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The model reproduces Oxo-M concentration–response curves. Maximum formation of R–Gβ complexes (A), maximum depletion of Gαβγ trimers (B), and maximum formation of Gα–PLC complexes (C) predicted by the model for different concentrations of Oxo-M (lines) were compared with averaged and normalized Oxo-M concentration data (symbols; from Jensen et al., 2009) for M1R/Gβ FRET (A), Gα/Gβ FRET (B), and Gα/PLC FRET (C). Initial conditions (in µm−2): R, 3,000; G proteins, 3,000; PLC, 10 (A and B) or 3,000 (C). (D) Superimposed, normalized concentration–response curves predicted for maximum formation of R–Gβ complexes (red), maximum depletion of Gαβγ trimers (blue; inverted), and maximum formation of Gα–PLC complexes (green) predicted by the model for native cells. Initial conditions (in µm−2): R, 1; G proteins, 40; PLC, 10. Vertical lines indicate dissociation constants KL1 and KL2 for receptors without and with G proteins bound.
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fig7: The model reproduces Oxo-M concentration–response curves. Maximum formation of R–Gβ complexes (A), maximum depletion of Gαβγ trimers (B), and maximum formation of Gα–PLC complexes (C) predicted by the model for different concentrations of Oxo-M (lines) were compared with averaged and normalized Oxo-M concentration data (symbols; from Jensen et al., 2009) for M1R/Gβ FRET (A), Gα/Gβ FRET (B), and Gα/PLC FRET (C). Initial conditions (in µm−2): R, 3,000; G proteins, 3,000; PLC, 10 (A and B) or 3,000 (C). (D) Superimposed, normalized concentration–response curves predicted for maximum formation of R–Gβ complexes (red), maximum depletion of Gαβγ trimers (blue; inverted), and maximum formation of Gα–PLC complexes (green) predicted by the model for native cells. Initial conditions (in µm−2): R, 1; G proteins, 40; PLC, 10. Vertical lines indicate dissociation constants KL1 and KL2 for receptors without and with G proteins bound.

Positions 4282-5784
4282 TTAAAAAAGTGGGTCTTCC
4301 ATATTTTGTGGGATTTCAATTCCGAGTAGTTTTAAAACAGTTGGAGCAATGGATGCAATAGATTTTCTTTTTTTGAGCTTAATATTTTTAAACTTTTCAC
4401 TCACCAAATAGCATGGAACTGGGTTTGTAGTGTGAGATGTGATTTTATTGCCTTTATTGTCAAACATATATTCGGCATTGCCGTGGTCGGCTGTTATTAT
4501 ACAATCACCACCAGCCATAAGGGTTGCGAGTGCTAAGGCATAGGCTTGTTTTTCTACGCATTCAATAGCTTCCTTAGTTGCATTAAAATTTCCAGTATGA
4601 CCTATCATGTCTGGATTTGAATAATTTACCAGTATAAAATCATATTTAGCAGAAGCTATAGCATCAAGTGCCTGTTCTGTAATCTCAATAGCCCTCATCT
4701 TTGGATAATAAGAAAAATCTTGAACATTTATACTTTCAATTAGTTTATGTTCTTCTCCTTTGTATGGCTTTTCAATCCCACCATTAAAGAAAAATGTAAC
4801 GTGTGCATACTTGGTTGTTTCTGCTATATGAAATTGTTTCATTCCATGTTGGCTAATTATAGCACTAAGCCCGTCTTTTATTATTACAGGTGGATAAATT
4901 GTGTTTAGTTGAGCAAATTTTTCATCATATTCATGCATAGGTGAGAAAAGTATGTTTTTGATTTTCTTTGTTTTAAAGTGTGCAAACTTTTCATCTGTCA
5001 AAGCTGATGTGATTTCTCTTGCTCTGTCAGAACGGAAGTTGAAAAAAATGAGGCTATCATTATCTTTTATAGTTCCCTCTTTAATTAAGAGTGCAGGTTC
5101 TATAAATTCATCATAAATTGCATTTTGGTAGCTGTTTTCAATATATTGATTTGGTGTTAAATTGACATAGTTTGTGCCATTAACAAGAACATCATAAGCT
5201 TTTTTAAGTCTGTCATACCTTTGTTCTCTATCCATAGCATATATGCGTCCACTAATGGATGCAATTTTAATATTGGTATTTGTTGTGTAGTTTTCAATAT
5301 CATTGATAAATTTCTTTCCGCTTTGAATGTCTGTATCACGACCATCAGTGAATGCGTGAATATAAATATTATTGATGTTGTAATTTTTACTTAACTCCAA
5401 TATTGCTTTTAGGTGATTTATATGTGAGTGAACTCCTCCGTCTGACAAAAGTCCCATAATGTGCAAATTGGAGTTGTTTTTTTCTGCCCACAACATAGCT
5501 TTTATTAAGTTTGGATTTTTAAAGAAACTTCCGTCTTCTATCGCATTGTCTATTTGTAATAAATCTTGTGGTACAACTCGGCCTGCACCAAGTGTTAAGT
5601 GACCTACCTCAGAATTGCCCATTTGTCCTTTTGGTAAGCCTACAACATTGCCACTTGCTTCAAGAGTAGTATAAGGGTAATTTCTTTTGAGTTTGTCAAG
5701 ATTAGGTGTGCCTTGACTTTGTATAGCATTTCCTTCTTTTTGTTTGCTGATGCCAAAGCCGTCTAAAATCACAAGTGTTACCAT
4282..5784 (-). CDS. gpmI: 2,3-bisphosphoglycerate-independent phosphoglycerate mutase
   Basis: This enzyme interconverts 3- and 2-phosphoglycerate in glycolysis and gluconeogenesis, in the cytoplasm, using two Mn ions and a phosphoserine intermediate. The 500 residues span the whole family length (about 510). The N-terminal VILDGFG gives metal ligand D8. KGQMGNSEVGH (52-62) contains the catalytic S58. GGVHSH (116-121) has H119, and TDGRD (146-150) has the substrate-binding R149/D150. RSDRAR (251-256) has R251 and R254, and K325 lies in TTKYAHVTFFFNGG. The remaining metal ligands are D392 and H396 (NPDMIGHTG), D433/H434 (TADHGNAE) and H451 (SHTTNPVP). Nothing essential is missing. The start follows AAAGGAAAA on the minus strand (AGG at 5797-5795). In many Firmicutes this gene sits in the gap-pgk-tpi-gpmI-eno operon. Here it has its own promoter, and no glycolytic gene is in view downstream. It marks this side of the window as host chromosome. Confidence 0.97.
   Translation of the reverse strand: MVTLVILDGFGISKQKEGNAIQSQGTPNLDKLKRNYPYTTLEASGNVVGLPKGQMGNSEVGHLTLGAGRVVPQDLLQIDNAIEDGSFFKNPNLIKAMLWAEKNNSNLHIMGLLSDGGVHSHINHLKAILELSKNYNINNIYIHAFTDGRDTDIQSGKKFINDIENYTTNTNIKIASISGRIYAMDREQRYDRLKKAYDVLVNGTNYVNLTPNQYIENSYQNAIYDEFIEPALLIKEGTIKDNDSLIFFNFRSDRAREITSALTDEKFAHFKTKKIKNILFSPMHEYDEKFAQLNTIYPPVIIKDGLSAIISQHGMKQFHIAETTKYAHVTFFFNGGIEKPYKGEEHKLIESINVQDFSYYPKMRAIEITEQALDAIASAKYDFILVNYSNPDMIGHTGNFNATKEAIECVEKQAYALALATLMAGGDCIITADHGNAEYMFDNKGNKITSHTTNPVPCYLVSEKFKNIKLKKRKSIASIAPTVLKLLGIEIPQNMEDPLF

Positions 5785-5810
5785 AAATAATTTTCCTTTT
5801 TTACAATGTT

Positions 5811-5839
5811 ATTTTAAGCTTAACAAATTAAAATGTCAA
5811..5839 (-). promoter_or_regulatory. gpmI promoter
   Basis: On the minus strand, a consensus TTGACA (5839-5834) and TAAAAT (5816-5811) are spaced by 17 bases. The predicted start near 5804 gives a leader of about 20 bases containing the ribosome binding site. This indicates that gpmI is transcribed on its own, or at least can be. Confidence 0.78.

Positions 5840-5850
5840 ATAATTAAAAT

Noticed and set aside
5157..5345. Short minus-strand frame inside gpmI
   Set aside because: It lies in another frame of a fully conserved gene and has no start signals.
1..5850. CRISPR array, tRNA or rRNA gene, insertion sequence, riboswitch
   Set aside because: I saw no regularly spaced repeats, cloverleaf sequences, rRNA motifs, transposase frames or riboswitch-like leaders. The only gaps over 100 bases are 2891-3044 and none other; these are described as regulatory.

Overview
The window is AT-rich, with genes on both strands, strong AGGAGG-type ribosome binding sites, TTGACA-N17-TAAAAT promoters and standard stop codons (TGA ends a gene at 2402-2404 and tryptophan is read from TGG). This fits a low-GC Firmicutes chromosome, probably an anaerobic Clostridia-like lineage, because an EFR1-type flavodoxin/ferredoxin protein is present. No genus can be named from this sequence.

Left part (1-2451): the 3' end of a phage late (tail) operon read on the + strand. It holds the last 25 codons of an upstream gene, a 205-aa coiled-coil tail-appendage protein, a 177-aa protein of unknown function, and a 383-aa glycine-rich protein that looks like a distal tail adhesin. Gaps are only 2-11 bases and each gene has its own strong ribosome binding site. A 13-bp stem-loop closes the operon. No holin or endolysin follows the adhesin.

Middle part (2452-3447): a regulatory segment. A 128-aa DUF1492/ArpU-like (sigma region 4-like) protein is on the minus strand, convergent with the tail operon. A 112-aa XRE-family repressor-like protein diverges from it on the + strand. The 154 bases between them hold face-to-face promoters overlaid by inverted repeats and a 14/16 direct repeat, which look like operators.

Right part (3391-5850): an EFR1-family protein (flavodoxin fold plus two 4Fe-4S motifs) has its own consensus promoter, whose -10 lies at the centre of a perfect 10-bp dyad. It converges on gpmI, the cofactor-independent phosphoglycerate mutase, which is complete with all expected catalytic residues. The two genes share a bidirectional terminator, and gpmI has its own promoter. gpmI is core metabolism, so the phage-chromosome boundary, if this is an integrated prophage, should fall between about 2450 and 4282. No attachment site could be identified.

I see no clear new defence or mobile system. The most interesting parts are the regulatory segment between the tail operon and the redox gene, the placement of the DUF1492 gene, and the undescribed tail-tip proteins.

Mentions: Fig. 6 shows predicted FRET time courses on an absolute scale and with a linear time axis (solid traces). In addition to time courses, we reproduced concentration–response data from the FRET measurements of Jensen et al. (2009). Fig. 7 overlays experimental Oxo-M concentration–response curves (symbols) with model curves (solid traces) for G protein binding to receptor (Fig. 7 A), G protein dissociation (Fig. 7 B), and Gαq binding to PLC (Fig. 7 C). Again, the match is generally reasonable.


Kinetics of M1 muscarinic receptor and G protein signaling to phospholipase C in living cells.

Falkenburger BH, Jensen JB, Hille B - J. Gen. Physiol. (2010)